Electrical Fire Safety. Electrical fire safety concerns, which are
commonly encountered during safety audits, include exposed
wiring, ungrounded outlets or equipment, and misuse of extension cords and multi-plug adapters.
It is far from rare for safety professionals to find a daisy
chain of electrical cords in the workplace, with extension cords
and strip plugs misused as permanent wiring from one power
outlet. Extension cords should be used for temporary applications only. They can become damaged when improperly run
under doors, across floors, and through walls. Access to electrical panels should not be blocked, and only a qualified electrician should perform electrical work.
Laboratories. Labs must establish a written chemical safety
program that includes chemical training, use, storage, labeling,
first aid, spill response, and other safety topics. Containers of
flammable chemicals should be stored in appropriate flammable
cabinets, correctly labeled, and segregated so that incompatible
chemicals have a low risk of contacting each other. A properly
operating fume hood can provide ventilation of flammable
fumes and vapors from operations involving relatively small
volumes of chemicals. Chemists and laboratory workers should
be trained on how to handle highly hazardous materials, such
as flammable, unstable, explosive, and pyrophoric substances.
Hazardous Materials and Processes. The use and storage of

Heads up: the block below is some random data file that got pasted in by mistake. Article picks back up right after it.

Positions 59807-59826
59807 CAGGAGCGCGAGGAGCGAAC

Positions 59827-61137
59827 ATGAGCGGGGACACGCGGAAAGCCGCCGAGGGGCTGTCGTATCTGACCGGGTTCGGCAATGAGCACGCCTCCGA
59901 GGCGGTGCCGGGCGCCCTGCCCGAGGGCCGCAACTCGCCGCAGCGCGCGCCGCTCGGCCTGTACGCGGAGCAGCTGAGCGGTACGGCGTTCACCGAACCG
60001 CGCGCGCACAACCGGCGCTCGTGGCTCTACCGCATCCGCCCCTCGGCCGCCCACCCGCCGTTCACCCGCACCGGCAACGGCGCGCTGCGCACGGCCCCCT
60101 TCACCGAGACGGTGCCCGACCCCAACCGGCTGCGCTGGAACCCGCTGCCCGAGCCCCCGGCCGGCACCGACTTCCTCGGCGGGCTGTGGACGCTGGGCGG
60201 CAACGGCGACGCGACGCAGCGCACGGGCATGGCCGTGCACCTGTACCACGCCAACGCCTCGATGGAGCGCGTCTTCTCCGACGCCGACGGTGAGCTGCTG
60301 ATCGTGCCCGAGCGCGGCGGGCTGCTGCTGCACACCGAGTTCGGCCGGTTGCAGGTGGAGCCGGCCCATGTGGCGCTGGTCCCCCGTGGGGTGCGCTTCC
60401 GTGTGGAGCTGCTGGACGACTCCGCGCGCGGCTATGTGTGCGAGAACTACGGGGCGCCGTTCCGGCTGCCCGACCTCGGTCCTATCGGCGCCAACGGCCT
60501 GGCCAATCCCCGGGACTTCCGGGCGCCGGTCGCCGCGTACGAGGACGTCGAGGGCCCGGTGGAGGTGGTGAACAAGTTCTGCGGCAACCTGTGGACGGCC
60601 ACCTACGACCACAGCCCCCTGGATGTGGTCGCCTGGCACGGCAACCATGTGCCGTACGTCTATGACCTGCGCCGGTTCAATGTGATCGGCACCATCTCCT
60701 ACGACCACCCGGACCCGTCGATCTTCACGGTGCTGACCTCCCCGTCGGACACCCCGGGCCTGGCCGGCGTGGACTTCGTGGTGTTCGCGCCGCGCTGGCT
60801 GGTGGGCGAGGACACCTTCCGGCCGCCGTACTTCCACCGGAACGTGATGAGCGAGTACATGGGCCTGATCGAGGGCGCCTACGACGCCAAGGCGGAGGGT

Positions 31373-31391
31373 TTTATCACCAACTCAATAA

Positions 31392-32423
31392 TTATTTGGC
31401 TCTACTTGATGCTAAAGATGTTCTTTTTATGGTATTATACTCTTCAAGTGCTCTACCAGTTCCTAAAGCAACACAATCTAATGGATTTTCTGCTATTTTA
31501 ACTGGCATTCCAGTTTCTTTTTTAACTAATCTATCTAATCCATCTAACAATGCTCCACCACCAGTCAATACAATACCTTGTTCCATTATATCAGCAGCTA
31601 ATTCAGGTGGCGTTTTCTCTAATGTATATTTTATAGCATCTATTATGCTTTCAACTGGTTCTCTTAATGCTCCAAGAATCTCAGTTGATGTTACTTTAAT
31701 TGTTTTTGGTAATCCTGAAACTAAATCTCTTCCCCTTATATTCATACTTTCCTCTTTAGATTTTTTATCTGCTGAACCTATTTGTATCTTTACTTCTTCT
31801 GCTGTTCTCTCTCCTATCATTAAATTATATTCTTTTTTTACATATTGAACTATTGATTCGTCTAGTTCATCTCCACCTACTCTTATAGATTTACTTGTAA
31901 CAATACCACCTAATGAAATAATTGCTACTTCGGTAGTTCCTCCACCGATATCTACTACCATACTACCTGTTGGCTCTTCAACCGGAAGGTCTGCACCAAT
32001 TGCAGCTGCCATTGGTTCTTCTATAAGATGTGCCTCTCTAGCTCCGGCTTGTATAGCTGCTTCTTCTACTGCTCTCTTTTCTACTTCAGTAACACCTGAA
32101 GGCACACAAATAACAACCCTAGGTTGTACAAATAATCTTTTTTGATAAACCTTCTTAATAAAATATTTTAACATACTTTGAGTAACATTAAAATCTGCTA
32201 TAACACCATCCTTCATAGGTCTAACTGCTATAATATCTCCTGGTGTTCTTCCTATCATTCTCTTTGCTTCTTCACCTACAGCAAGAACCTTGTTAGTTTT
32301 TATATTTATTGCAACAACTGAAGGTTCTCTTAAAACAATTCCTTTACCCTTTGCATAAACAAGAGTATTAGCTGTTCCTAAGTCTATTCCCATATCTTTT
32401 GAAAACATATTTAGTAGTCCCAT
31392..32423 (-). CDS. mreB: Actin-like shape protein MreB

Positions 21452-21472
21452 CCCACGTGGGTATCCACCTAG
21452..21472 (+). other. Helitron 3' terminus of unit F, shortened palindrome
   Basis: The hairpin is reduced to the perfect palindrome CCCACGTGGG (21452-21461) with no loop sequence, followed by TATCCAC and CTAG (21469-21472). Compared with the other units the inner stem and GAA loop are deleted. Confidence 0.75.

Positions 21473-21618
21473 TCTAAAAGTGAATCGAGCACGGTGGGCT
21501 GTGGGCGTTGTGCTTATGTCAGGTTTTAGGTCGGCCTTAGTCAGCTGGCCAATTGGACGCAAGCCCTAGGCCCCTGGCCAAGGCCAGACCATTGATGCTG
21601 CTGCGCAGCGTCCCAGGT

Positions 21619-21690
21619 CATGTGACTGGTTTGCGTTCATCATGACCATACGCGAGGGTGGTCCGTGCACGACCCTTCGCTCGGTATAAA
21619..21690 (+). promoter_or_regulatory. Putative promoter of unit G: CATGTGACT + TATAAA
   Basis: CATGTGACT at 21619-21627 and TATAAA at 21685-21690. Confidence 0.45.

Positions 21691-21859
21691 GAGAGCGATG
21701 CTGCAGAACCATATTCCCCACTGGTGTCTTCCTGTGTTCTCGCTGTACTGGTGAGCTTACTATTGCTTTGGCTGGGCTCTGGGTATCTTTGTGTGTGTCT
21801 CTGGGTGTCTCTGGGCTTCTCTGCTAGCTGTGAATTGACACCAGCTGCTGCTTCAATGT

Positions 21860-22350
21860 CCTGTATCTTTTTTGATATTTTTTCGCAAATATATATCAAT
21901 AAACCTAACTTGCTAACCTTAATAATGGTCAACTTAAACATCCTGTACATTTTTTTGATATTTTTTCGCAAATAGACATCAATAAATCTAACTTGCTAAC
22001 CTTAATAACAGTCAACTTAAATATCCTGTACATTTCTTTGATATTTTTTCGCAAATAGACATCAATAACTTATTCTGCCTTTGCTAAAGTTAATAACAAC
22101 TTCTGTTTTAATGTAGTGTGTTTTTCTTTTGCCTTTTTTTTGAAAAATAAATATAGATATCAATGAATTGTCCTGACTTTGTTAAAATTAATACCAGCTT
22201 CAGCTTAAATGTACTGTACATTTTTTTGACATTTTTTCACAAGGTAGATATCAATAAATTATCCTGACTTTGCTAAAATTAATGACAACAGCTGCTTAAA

hazardous materials and hazardous processes are regulated in
detail. The following list includes, but is not limited to, common workplace fire hazards:
• Hazardous materials
• Fuel dispensing
• Spraying, dipping, and coating with flammable and combustible materials
• Commercial cooking
• Industrial ovens and furnaces
• Forklift battery storage and recharging
• Storage of flammable and combustible liquids
• Compressed flammable gas cylinders
If your workplace contains these or other specifically regu-
lated fire hazards, a detailed fire risk assessment, including
compliance with applicable fire protection and prevention codes
and regulations, is needed.
The Office. General recommendations include discouraging
and/or implementing a safety policy for space heaters. Discourage or prohibit holiday candles in the workplace. Make sure
well-maintained cooking appliances are used and operated only
in the workplace kitchen. Keep kitchen areas clean of food
residue and paper waste.
Ignition Sources. Permitted smoking areas should be located far
from flammable or combustible materials. Flammable and combustible materials must be stored and used away from ignition
sources such as open flames, hot surfaces, electrical equipment,
sparks, and static electricity.
Fire Plans and Procedures. Managers must make sure that all
employees are familiar with the emergency fire plans and
procedures in the event of an emergency fire evacuation.
Procedures should include persons with special needs.
Start Your Fire Protection Library
Publications referenced for this article can be the start of your
fire protection and prevention library. OSHA provides employee fire safety regulations. NFPA publishes numerous fire
standards and codes, which may have been incorporated by
reference by your AHJ.
• 29 CFR 1910 Subparts E, H, and L
Available at www.osha.gov/pls/oshaweb/owastand.display
• Combustible Dust in Industry: Preventing and Mitigating
the Effects of Fire and Explosions (SHIB 07-31-2005)
Available at www.osha.gov/dts/shib/shib073105.html.
• NFPA 1, Fire Code, 2009 Edition.
• NFPA 101, Life Safety Code, 2009 Edition.
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